If you’ve seen any of the excellent marketing and brand moves made by Vegemite, Furphy beer and, dare I say it, 13 CABS in the past year then you’ve caught a glimpse of the inner workings of the lusciously weird mind of Adam Ferrier and his agency, Thinkerbell.
His newish book, Stop Listening to the Customer … Trying Hearing Your Brand Instead, lines up next to the work of those brands in what I can only think of as some sort of syncopated harmony (to use the wankiest term I possibly could). The statement the book title makes is that work to the nth degree, and the outcomes by proxy achieve what the title tells you not to do. But really that is the whole point.
Customers rarely predict what they want things to be like in the future, but customer obsession ties itself to that future and attempts to deliver. When it comes to the crunch, what the consumer tells you they want is wrong. What’s worse is they lie to you about it.
Ferrier reframes this in terms of what research and insight should look like – observation of behaviours, not verbal questions with answers – and shows how that knowledge and insight should be subservient to your brand and what it needs to achieve, not to what the customers say (lies, damned lies!) they want.
The result can be a better predictor and executor of customer experience anyway. That wanky syncopated harmony thing I was getting at. But there is certainly a lament in this about companies and marketers forgetting the tone their brands set.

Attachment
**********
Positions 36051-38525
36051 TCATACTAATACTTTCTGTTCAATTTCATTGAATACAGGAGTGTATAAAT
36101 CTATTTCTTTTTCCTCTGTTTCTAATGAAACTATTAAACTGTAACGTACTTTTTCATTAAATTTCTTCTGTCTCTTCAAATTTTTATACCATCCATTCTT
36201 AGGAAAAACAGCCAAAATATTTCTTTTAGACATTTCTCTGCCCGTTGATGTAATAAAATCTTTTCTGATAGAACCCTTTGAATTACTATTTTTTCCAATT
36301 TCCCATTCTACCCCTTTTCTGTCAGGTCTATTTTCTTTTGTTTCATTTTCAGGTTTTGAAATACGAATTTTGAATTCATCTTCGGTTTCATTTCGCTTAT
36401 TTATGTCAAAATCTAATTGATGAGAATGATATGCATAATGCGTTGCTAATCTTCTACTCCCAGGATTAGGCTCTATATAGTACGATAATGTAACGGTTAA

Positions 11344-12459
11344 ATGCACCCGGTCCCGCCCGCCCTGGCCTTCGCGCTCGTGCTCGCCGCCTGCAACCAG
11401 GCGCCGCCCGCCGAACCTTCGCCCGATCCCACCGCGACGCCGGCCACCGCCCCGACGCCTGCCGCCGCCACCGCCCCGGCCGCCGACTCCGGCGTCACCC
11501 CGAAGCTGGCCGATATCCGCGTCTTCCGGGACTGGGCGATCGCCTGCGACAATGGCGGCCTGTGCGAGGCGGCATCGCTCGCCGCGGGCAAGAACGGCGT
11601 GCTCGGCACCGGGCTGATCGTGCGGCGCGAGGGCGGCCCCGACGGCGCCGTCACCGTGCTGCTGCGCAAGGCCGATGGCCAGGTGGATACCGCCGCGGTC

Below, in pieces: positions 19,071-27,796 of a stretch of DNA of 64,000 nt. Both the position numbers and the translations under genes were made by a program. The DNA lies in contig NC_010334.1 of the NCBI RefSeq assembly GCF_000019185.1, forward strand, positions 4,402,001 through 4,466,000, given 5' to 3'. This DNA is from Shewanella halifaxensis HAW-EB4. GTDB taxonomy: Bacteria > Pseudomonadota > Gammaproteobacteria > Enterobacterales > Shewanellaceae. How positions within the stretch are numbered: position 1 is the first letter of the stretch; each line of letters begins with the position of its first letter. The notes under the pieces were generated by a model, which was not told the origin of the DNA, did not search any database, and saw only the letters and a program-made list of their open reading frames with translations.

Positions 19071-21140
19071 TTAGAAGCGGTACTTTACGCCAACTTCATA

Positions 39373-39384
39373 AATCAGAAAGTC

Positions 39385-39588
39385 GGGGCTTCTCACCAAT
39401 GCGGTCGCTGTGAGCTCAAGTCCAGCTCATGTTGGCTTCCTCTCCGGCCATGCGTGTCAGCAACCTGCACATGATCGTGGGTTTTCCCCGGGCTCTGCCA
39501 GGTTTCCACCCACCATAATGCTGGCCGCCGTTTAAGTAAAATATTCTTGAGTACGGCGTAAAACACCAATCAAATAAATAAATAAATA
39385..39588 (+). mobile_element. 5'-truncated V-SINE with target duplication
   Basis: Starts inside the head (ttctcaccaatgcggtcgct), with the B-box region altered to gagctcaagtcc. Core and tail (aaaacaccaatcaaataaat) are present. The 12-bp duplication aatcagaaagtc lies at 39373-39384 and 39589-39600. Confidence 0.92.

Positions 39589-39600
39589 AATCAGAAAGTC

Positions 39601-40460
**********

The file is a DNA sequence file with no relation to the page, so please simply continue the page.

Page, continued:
What Ferrier’s book does with relative ease and short but precise case studies is explain the homogenous shortfalls of customer obsession – a devastating foible of many self-made ‘digital’ marketers. He implores us to look at the brands, look in their categories and bear witness to the shitty sameness that has become the norm therein. All because the customer told us to.
This is juxtaposed with companies and brand work that, he argues, hear their organisation, hear their brand, create their categories, and respond with creative work that cannot be ignored. And, importantly, delivers on ambitious targets with strong results.
It is deeply convincing.
People with talent pouring from every orifice feature heavily in the form of quotes, research and case studies. And the appearance of a slightly bastardised version of McKinsey’s customer journey map drives home that this does indeed belong in the minds of trained marketers, if not in textbooks. Though Ferrier may bristle at that.
Look, there is more than one way to skin a cat, despite what the array of marketing books might tell you. But to say the answer is somewhere in between what Ferrier is preaching and what, say, Mark Ritson would advise really doesn’t nail the spirit of the gems in this book.
Being at either end of that spectrum is the point. To lean into the advice deeply, meaningfully and obsessively.
There are amazing successes and work to be had by following the advice in Stop Listening to the Customer, and it’s a perspective – almost a determined and math-like celebration of the weird – that many in our industry desperately need to hear.
Because weird is rarely boring, and we could all use a bit more of it.
Stop Listening to the Customer…
Try Hearing Your Brand Instead
By Adam Ferrier with Jen Flemming